“There is something I have to tell you, Sir Walter.”

“It disturbs you. Do not tell it.”

“But I must. I came to tell it.”

“And is it so bad then that it must be thrust aside?”

Henry nodded. “It is very bad. Walter, do you care very much for Sherborne Castle?”

Sir Walter had turned slightly pale though this was scarcely noticeable, so bronzed was he.

When he spoke, his voice was harsh. “Sherborne Castle? Why, that and my land about it is almost all I have left. I have consoled myself that if, by a royal whim, it should be decided that my turn has come to walk out to Tower Hill, Sherborne Castle and my lands will prevent my wife and sons from becoming beggars.”

Henry looked appealingly up at this man whom he so admired; then making a great effort he said: “My father had decided that Carr must have a great estate. He has offered him Sherborne Castle.”

Sir Walter did not speak; he went to the door of the hut and stood for some seconds on the Walk, staring at the gray walls and battlements.

Henry came out to stand beside him.

“If he had never come to Court, if there had not been an accident in the tiltyard—” Henry began.

Then Raleigh turned to smile at him.

“And if I had not been born, I should not be standing here now. Dear boy, do not say, If this and If that. Because that is life. I am robbed of my possessions. But remember this: I have already suffered a greater loss. My freedom. Yet I continue to live and work.”

Then they went together along the Walk, into the upper chamber of the Bloody Tower.

Never to either of them had it seemed so hopeless a prison.

THE CHILD BRIDE

Thomas Howard, Earl of Suffolk, had taken time off from Court to visit his country estates, and he had a very special reason for doing so. Thomas Howard, like most of the members of his family, was a very ambitious man; they regarded themselves as the leading family and secretly believed themselves to be as royal as the Tudors and Stuarts. In the past many of them had not hesitated to make this known—to their cost. Suffolk believed he had learned wisdom through the misfortunes of his ancestors; his own father had gone to the scaffold because he had plotted to marry Mary Queen of Scots, and with such an example in the family, Suffolk had no intention of acting so foolishly.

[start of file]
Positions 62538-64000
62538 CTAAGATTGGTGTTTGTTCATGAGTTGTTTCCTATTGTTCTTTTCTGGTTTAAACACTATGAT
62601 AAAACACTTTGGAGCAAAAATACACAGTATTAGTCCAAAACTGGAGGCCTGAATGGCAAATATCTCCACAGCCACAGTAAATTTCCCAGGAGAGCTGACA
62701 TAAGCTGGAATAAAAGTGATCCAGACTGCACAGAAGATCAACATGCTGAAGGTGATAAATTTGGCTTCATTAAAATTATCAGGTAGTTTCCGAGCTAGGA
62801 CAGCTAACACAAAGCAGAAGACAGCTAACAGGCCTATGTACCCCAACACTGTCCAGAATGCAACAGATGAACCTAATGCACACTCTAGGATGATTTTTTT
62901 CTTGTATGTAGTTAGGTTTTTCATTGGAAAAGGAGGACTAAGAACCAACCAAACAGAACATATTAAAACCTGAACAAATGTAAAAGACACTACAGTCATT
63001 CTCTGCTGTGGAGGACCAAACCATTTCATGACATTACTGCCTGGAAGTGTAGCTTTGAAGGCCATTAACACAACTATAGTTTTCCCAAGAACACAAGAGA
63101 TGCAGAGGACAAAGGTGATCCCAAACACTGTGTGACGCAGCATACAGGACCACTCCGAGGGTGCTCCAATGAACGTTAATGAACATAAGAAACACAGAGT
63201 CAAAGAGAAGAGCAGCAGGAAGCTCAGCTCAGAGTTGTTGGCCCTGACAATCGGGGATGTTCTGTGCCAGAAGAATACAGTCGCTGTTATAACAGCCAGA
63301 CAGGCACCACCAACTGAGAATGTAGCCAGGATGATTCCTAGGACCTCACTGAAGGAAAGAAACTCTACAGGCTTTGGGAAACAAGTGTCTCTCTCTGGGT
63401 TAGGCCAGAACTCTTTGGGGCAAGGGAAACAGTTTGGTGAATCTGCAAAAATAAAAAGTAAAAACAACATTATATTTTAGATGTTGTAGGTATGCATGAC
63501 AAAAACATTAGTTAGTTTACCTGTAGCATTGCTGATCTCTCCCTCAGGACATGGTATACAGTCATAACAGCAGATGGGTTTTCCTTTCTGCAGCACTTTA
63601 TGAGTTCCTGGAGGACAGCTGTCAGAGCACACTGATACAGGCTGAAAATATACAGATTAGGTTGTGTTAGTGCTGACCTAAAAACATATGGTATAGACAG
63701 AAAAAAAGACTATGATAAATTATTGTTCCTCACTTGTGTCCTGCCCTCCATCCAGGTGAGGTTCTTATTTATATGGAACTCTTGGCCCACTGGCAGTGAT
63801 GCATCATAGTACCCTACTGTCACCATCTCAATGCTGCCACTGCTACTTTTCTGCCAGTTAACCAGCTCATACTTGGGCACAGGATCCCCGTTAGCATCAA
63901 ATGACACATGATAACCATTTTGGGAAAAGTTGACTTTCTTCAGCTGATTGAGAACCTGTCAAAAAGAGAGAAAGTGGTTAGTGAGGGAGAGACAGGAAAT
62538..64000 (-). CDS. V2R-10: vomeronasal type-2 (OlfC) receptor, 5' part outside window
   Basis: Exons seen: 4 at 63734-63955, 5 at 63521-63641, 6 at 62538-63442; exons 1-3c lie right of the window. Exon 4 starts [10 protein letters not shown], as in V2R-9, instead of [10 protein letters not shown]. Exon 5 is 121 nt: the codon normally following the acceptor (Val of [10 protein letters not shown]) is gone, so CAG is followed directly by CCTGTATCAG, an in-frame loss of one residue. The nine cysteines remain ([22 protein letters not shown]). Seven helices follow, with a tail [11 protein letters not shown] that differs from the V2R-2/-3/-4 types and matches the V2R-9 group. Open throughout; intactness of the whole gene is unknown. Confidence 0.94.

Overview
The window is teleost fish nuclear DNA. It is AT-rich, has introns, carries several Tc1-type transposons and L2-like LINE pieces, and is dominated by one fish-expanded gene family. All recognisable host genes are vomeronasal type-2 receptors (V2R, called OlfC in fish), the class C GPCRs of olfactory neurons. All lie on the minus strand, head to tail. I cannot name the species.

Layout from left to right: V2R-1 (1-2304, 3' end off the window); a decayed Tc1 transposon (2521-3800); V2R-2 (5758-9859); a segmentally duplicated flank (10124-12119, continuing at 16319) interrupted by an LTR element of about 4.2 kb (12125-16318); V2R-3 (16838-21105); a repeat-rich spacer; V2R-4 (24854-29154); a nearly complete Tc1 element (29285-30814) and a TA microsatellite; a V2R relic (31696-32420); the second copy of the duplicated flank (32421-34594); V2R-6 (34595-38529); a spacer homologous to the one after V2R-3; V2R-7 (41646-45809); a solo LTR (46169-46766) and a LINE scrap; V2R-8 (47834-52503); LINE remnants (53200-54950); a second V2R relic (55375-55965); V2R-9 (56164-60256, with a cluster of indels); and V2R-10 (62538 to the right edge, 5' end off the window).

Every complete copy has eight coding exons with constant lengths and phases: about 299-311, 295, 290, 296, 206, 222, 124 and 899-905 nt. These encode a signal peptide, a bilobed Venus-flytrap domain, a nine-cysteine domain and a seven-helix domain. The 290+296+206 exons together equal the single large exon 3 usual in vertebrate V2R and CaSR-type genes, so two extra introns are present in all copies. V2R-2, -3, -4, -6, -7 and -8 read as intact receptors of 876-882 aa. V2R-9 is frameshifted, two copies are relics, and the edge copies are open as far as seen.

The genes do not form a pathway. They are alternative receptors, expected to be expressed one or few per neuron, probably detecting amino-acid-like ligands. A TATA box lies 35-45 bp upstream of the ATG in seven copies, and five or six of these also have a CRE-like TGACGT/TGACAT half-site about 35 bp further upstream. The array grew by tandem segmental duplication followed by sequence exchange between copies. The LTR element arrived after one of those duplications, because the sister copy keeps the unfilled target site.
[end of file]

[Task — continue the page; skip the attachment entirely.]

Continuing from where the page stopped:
His wife, Catherine, was with him; she did not care for life in the country but she was ready enough to be there on this occasion.

They sat together in the gracious room with the mullioned windows overlooking the parklands; and the expression on their faces showed a certain smugness. This expression was visible on the face of their companion, another member of the Howard family—in fact one might say the head of the House. This was Henry Howard, Earl of Northampton.

Northampton, a man well advanced in years, for he was nearer seventy than sixty, was at this time one of the most powerful men in the country. He had been playing the intricate game of politics so long that he performed with great skill, and in spite of his age he had no intention of relinquishing one small part of his power if he could avoid it.

Being a secret Catholic he greatly desired to bring Catholicism back to England, and his plan for doing this was to arrange a marriage between Prince Henry and the Infanta of Spain. Never for one moment was he insensible of the danger of his position. He had seen his elder brother lose his head; that made him very careful of his own.

Now, at his nephew’s home, he was on a very different mission; a pleasant, domestic one; but everything in the life of the Earl of Northampton, as was the case with his nephew Suffolk and his wife, had some political implication.